My game is about perfectionism and about how society forces us to play a certain role. At the beginning a player must do his best to be as perfect as humanly possible, but in the course of the game he will come to understand that it is not an easy task since he will die before attaining perfection”

Most games are puzzles, or they are combat-themed, and action-packed. Each designer wants to be successful, and people adore such genres, they are familiar with these games and purchase them more often. I can understand the developers because they have to pay their employees, and it is hard for them to come up with new ideas. Nevertheless, there is a certain progress. For instance, educational elements can be found in such games as Minecraft. Similar projects are being created by independent developers and students who are willing to try something new”


Electronic wallet 

Oink is a free application, specially designed for the whole family, that provides a means of monitoring the expenditures of each of its members. Joe Peden, general manager of the company involved in the development of the project described how the app called Oink “Virtual Piggy” can instill financial responsibility in children. It is not a secret that among other long-standing problems of many families is the uncontrolled expenditure of parents’ money by teenagers who buy new games on the Internet and don’t keep track of their purchases.

Our system allows you to transfer up to 60 pounds per month to the child’s account. Afterwards, the youngster can make purchases online, under the supervision of parents, and avoid paying for additional applications. It protects kids from harmful programs and information and ensures that they make a quality purchase. Besides, the child understands that these 60 pounds are quite real and, therefore, he will spend it on something really useful and desirable”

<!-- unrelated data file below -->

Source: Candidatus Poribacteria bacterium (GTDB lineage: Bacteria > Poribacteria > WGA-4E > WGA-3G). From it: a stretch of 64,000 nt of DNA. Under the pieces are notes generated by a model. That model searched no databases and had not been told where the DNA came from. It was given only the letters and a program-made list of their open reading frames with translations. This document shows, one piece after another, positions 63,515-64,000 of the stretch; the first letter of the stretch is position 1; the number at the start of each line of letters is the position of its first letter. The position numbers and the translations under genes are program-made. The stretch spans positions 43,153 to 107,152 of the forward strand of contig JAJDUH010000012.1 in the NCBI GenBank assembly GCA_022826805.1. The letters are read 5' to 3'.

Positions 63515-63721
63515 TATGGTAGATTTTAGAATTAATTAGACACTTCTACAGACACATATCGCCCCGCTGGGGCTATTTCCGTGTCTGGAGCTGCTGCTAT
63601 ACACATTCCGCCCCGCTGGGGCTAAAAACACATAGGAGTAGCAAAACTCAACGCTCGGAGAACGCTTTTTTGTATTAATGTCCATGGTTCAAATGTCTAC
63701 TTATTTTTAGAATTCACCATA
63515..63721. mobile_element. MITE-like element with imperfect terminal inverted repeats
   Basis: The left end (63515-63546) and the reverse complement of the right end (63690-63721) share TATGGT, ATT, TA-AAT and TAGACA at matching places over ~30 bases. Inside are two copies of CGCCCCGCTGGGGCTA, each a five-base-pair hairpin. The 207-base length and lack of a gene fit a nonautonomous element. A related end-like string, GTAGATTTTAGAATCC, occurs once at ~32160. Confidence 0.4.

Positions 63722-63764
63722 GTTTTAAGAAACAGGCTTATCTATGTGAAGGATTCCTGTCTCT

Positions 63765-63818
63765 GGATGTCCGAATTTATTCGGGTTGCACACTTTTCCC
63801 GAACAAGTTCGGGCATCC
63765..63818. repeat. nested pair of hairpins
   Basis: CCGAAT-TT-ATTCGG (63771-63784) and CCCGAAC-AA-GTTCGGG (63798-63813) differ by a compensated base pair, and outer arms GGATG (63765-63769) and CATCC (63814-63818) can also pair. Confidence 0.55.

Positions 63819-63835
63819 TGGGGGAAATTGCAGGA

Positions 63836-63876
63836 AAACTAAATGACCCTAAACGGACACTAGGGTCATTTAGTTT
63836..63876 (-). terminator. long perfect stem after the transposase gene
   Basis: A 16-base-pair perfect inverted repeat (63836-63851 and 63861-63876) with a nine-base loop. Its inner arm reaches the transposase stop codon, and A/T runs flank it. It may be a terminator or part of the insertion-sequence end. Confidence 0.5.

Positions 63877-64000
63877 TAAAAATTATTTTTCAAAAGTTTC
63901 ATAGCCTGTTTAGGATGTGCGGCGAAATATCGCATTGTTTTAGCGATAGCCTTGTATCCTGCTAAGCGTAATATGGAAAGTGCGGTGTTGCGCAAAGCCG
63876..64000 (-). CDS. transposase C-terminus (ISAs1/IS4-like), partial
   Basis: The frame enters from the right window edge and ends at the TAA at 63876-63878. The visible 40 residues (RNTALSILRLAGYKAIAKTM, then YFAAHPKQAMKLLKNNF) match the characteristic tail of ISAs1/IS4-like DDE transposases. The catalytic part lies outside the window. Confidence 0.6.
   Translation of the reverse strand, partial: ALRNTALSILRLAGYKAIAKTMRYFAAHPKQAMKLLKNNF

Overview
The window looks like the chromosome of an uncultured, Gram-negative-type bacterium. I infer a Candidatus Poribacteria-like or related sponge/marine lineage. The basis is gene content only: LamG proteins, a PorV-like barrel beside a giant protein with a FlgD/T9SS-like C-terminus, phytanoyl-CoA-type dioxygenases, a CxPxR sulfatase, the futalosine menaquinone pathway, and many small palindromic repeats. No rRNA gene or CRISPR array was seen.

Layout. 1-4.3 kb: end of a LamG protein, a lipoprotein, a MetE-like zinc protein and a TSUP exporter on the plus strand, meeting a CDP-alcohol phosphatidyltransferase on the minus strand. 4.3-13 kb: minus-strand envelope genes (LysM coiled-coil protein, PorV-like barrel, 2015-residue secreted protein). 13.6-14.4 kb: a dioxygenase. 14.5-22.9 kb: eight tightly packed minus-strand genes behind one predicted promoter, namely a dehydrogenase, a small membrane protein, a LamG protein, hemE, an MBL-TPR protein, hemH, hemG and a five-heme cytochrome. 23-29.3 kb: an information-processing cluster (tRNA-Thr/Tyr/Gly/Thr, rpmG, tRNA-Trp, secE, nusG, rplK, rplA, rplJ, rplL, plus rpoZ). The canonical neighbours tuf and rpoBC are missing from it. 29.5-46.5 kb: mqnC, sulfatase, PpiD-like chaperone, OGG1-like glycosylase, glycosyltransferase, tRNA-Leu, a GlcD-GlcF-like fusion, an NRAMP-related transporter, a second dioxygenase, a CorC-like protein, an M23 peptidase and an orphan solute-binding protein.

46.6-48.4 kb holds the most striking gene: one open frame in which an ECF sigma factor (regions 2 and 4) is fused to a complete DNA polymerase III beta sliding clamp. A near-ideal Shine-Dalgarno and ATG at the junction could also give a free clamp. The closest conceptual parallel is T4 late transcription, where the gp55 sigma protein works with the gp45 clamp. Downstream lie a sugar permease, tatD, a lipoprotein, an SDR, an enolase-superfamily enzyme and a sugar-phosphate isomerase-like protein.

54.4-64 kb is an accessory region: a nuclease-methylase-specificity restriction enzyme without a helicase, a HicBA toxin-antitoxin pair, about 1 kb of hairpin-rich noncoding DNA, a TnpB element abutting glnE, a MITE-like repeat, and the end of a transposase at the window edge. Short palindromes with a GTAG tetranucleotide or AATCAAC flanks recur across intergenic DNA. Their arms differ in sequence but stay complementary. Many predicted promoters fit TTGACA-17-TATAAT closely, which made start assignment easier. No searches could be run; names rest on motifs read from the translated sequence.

From a school teacher to a game developer

Yoeri Staal is the Dutch developer of indie games (independent computer games that are created without significant external financial support – author’s notes) and the founder of StaalMedia agency. During GDC he conducted a separate lecture on a topic that is quite unusual for such event. He told the audience about his experience working as a school teacher. For several years, Yoeri taught informatics, and he managed to understand what kind of information modern teenagers would be willing to accept and in what form.

“Nowadays, the concept of educational games is unclear. The biggest problem of gamificatio is that people are willing to introduce games everywhere, but actually there is no point in eliminating regular school work, because if it turns into a game, the children will give it up. Nowadays, it is the main threat to children, when the grownups are trying to turn everything around them into games to make schoolwork more fun. At some point, children will need to do something serious, but they will back down because it is not fun. They will perceive real life as a game, an amusement, but life is not always fun and frolic”.

Photos: YT; GDC Europe